The targeting of Mayans and their settlements was more than just the Guatemalan government surmising Mayan involvement with Guerilla forces; the targeting of the native peoples spans back to many arguments over their treatment and representation and exploitation, with the communist presumptions being the excuse to terminate an ethnicity for their inconveniences to the government.

 

The Al-Anfal Genocide occured from February, 1988, to September, 1988. It is brutal to see how much murder can happen within a few short months, as is always the case in a planned mass extermination. The extermination of the Kurds is no different. Saddam Hussein had become fed up with the Kurds safely residing in Northern Iraq and concluded that their extermination was necessary, should they eventually rise up and develop a desire for autonomy. What ensued were bobmings and gas attacks, prison camps, and mass executions in order to rid roughly 100,000 Kurds in the region. Close to about only ten percent of the original Kurdish villages remained, and the attacks stopped after having been successful in wiping out the Kudish presence in Iraq.

 

Quite the same as the Jewish populations or the Mayans, the Kurds were exterminated by their presence and existence as an ethnicity not desired in a region where those in power wanted them eliminated.

 

In 1994, there would occur two main events of genocide in Bosnia. Yugoslavia was composed of many friendly ethnic groups that had gotten along well during the state of Yugoslavia, but during its division, many wars followed.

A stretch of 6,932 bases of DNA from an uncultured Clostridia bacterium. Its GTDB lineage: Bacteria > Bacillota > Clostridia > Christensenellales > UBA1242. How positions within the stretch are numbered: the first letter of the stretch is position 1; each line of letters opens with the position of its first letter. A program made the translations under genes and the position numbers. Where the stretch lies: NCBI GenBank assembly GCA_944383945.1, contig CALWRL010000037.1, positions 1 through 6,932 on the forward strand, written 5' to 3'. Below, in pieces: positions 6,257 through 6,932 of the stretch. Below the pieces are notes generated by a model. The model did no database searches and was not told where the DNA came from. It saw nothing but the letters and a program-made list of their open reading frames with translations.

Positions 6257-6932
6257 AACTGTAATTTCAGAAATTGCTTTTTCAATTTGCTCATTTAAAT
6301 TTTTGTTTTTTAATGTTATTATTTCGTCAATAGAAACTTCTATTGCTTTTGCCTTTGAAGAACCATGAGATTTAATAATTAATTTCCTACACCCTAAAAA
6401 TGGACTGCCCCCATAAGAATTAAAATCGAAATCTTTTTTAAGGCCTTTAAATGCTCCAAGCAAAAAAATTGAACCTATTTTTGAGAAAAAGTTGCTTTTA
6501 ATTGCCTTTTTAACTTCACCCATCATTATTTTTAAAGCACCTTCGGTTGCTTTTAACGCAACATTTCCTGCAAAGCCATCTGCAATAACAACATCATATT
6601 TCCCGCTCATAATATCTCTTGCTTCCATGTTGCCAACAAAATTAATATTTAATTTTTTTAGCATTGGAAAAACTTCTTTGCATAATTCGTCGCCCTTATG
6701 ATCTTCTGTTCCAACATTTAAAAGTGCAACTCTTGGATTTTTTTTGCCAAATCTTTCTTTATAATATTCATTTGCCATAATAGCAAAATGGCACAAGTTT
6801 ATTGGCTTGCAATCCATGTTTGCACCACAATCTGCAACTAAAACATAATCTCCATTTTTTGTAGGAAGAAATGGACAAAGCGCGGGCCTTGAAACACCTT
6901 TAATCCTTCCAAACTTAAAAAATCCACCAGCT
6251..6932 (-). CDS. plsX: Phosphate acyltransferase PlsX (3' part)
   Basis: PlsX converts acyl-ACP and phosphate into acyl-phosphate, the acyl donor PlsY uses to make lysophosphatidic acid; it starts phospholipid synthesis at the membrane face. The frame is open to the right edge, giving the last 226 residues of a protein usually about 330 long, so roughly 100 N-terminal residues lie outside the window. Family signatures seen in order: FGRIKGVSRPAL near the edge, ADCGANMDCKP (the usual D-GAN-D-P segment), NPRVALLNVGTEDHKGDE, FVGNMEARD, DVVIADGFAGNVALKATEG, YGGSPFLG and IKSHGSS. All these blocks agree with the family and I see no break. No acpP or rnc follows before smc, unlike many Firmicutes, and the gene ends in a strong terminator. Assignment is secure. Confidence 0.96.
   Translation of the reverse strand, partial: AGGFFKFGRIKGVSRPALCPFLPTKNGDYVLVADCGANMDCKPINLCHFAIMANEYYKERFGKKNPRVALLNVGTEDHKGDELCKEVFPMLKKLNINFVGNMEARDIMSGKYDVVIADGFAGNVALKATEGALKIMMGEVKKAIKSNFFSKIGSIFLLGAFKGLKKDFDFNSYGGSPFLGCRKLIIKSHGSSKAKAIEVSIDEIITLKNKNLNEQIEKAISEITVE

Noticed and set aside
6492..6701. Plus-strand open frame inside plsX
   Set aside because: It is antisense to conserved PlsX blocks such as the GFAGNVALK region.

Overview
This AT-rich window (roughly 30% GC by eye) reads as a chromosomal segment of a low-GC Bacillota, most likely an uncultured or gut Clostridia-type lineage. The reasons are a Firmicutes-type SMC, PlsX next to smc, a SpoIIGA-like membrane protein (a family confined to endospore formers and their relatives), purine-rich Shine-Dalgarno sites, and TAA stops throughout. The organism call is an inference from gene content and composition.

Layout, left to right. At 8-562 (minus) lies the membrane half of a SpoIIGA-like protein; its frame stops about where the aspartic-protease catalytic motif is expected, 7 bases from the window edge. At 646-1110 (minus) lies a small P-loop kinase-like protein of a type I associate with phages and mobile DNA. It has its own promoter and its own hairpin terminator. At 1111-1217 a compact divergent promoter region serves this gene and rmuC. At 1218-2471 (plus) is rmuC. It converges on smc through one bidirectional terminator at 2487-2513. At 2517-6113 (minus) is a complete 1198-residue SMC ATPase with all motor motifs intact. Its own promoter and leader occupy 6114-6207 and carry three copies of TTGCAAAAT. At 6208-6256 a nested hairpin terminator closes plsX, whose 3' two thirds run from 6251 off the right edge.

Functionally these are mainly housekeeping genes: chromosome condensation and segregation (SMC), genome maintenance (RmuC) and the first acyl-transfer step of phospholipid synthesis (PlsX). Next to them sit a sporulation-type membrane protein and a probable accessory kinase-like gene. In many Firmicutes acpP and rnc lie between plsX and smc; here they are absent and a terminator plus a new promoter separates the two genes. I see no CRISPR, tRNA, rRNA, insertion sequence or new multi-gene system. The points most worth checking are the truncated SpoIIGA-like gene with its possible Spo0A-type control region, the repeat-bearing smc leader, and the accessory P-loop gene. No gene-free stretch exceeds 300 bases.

Serbia was the main proponent of warring, and for Bosnia, Serbia wanted to ensure “protection” of Christians in the country. Bosnian Muslims, better known as Bosniaks, were the main target of Serbia’s ethnic cleansing.  Serbians used military equipment belonging to the former Yugoslavia to invade and capture the capital, Sarajevo. Bosniaks were transported to concentration camps, and were raped, tortured, starved, and executed under Serbian command. The United Nations stepped in and declared Sarajevo, Goradze, and Srebrenica to be designated safe areas. Women, children, and the elderly were transported from Srebrenica to Muslim controlled territories. The men were executed promptly. Over 8,000 were murdered from the designated safe space of Srebrenica alone. The United Nations did not intervene.

 

It is a somber and disheartening notion that the United Nations had stepped in to prevent or oversee that no genocide or atrocites continued, only to have turned a blind eye to the event. The lessons learned from the Holocaust heavily influenced the United Nations, but much like the silent populations of Germany, nothing was done despite the awareness of the evils and dangers present.